No detention centre big enough to house those opposing CAA and NRC: Arundhati Roy at Jamia

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Writer Arundhati Roy with Jamia students in front of gate 7 of the varsity’s campus on Saturday. (Express Photo: Praveen Khanna)

Expressing solidarity with protesters opposing the CAA and NRC at Jamia Millia Islamia, author Arundhati Roy Saturday said that “no detention centre was big enough” to keep people who are raising their voice against the new citizenship law across the country.

Roy spoke briefly in front of gate seven of the university, which has come to be known as Jamia Square, where an agitation against the Citizenship Amendment Act (CAA) has been on for nearly a month.

“I have come here to tell you that I am with you. Now that we have all come together, no detention centre will be big enough to fill us in,” Roy said. “I hope that a day will come when this government, which is trying to break the nation, will be in the detention centre and we will be azaad.”

The crowd joined Roy in chorus as she raised slogans such as ‘Inquilab zindabad,’ ‘Jamia zindabad,’ ‘JNU zindabad,’ and ‘Desh ki janta zindabad,’ after which she left the stage saying “we will not back down.”

The area outside the university has become ground zero for protests against the new citizenship law and the proposed National Register of Citizens (NRC). The name Jamia Square is reminiscent of Tahrir Square, which was the focal point of the 2011 Egypt revolution.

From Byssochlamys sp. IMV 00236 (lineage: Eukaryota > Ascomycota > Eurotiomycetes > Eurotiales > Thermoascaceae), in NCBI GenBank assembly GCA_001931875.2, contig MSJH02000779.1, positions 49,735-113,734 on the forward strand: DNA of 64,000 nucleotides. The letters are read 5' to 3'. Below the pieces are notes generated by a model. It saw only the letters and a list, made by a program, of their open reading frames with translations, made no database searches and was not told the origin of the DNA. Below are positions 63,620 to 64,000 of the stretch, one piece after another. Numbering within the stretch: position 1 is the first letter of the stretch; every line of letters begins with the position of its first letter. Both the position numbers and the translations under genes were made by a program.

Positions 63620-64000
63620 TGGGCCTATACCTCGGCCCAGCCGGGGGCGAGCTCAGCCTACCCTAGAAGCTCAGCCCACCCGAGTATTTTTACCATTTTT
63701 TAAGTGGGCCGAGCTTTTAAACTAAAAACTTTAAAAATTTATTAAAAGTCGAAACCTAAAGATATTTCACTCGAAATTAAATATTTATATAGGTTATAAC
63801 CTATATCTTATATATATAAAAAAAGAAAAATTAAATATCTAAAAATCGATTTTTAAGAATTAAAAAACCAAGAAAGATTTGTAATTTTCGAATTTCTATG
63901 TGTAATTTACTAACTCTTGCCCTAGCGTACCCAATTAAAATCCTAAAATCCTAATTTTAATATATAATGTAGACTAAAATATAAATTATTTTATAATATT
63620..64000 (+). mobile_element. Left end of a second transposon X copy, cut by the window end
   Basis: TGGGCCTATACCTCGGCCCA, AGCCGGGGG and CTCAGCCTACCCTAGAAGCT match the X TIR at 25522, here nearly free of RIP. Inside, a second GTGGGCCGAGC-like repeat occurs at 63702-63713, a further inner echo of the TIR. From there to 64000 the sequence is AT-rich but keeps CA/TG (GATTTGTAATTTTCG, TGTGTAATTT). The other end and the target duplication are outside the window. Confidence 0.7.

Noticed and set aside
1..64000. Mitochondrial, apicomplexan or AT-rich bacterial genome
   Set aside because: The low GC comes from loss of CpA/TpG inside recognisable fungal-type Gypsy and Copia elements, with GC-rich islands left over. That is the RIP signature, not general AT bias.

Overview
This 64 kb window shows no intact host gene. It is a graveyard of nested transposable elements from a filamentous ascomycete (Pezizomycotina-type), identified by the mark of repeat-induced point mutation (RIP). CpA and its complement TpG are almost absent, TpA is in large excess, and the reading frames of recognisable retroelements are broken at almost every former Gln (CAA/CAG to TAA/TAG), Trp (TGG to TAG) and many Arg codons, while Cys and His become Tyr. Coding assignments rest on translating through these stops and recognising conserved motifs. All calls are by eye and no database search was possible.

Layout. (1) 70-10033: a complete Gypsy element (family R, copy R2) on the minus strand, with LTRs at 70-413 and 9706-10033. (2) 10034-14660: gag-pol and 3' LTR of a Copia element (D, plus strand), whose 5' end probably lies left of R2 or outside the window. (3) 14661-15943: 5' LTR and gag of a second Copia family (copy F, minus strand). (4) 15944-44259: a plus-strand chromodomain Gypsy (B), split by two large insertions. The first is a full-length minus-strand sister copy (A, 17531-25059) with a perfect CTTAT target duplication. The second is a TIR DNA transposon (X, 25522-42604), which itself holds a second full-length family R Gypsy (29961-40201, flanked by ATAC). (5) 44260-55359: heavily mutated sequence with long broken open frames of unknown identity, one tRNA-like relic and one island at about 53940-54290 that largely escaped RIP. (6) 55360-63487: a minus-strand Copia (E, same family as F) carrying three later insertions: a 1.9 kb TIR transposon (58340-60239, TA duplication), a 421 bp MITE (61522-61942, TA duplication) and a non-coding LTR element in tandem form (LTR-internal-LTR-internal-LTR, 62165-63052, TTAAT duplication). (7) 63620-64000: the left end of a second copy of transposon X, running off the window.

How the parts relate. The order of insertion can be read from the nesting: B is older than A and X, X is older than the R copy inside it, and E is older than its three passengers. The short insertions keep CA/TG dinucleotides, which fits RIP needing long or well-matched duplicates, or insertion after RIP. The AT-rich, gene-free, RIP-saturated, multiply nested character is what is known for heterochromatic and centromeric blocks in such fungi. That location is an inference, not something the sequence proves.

On December 15, the university witnessed a brutal crackdown after police barged inside the campus library and mosque and allegedly attacked students with lathis and teargas in order to control anti-CAA protests.

An artwork on the iron railings that go along the campus next to the main road has photographs of how the violence unfolded at Jamia, along with those of protests that have raged across the country since. Recent attacks on students inside the Jawaharlal Nehru University campus also feature on the railing.

The national flag, placards and other artwork are also affixed to the railings, and walls are painted with political artwork and anti-CAA and anti-NRC graffiti.

A sense of community exists at the site, which can be noticed in the small tea and biscuit stalls residents from nearby areas and students have set up along the main road outside campus. There is no charge for refreshments, but people still contribute to donation boxes at the stalls.

Pushing forward the demand of a rollback of CAA, former Jamia student Zayed Khan distributed several thousand copies of draft letters addressed to the Chief Justice of India as well as the President, calling for the repeal of the “discriminatory” and “unconstitutional” law.

“I have received back 2,000 signed copies of the letter to the President and about 1,500 copies of the letter to the CJI. I will be posting them soon,” Khan said.